The settlement of Alfa's debt left unresolved Hylsa's own debt, which in 1988 reached $1.2 billion to 68 lenders, including about $300 million in overdue interest. About 70 percent of the foreign lenders agreed to exchange about $639 million of the debt for about $385 million in debt owed by Mexico itself and about $69 million in cash. In addition, foreign lenders who were owed $273 million and Mexican banks holding about $301 million in Hylsa debt agreed to stretch out the loan repayments over 15 years and received 21 percent of Hylsa's common stock. The agreements allowed Hylsa to spend as much as $165 million over the next five years in capital expenditures, thereby giving it the opportunity to continue trying to compete in a crowded industry.
Alfa celebrated the restructuring of its debts with an elaborate outdoor mass on a Monterrey baseball field in 1988, attended by 10,000 employees. The company recorded the most profitable year of its history in 1988. Operating income was a record $425 million and special gains related to the debt restructuring and the peso's stabilization against the dollar added $575 million more. Alfa did so well that the Garza Sada family was able to buy back much of the equity it had surrendered to its creditors.
Alfa in the Early 1990s
The early 1990s were not as good a period for Alfa, as world demand for petrochemicals and steel slowed. In 1993 the company had revenues of 8.56 billion pesos ($2.5 billion), but operating income fell to 444 million pesos ($130 million). That year it sold its 51 percent stake in one of the Monterrey Group's oldest holdings, the paper and packaging subsidiary Empaques de Carton Titan.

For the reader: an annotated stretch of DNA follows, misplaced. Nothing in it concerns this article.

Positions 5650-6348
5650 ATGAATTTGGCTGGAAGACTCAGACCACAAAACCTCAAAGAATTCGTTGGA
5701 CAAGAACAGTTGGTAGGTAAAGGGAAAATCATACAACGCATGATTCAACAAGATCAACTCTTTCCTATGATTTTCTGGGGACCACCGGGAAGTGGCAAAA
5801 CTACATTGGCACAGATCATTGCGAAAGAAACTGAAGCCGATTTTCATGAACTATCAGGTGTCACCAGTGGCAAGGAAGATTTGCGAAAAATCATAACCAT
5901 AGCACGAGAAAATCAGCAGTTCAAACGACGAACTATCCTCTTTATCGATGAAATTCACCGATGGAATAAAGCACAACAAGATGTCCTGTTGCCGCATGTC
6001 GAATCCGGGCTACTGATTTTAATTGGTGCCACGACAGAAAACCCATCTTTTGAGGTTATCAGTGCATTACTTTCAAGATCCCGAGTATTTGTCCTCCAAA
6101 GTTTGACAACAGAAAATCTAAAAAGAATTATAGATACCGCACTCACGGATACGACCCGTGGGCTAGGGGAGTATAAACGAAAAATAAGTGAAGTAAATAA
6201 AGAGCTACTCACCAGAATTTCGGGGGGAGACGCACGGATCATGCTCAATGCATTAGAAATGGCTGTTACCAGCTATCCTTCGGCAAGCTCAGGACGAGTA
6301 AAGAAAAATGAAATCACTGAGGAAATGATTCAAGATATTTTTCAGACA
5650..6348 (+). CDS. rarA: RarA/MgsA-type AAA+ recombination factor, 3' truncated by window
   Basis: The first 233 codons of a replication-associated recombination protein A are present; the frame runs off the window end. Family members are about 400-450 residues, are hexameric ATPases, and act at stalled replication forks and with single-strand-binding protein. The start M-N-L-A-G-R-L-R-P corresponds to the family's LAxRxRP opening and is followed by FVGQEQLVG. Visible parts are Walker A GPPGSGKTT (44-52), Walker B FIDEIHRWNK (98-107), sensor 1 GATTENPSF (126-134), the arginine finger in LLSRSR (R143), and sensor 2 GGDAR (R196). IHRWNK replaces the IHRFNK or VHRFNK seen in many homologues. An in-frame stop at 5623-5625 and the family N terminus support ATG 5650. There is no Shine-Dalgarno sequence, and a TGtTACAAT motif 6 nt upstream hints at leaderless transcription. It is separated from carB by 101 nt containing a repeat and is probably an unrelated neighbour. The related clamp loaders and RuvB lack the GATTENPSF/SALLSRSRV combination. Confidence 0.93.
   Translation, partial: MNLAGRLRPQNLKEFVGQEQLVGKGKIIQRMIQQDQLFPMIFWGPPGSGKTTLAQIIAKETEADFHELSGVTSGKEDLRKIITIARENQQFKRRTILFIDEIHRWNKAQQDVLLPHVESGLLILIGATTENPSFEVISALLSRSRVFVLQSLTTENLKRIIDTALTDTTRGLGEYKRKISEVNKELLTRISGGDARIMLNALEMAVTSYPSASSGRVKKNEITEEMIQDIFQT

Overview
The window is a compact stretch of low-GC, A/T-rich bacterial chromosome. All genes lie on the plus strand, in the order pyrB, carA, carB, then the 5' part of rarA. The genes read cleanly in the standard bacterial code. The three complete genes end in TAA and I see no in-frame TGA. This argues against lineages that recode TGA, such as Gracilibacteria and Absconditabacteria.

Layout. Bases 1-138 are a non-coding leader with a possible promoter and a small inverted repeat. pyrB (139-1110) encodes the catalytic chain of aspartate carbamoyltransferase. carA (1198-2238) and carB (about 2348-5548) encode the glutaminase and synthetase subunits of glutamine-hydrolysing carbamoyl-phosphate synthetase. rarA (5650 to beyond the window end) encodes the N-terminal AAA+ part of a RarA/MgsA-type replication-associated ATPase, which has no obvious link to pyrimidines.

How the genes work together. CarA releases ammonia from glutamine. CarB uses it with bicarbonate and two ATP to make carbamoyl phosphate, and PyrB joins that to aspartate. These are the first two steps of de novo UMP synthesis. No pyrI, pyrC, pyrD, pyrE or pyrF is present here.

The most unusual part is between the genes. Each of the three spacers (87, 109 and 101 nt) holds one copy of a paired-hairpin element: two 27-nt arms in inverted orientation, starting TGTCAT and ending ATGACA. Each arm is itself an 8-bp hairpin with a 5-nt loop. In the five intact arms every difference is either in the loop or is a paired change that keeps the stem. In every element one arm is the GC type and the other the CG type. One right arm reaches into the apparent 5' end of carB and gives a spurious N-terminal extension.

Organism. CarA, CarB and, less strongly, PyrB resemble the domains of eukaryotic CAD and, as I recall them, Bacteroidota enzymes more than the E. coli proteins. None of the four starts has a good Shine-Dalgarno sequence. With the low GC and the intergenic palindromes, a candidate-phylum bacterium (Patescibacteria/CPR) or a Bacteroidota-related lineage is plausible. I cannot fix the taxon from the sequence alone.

When Dionisio Garza Medina, a nephew of Bernardo Garza Sada, became chairman in 1994, he fired half of Alfa's middle managers and focused on restoring higher profitability to the company's three main business sectors: steel, petrochemicals, and food. Hylsa (now Hylsamex) and Sigma Alimentos, the food subsidiary, received their own separate stock listings to reduce their dependence on the parent company. "If you look at the profile of our strategy," Garza Medina told a Wall Street Journal reporter, "we are going from a commodity company into more value-added products," with higher profit margins. He also said Alfa would enter retailing by opening 25 home-improvement stores over the next five years.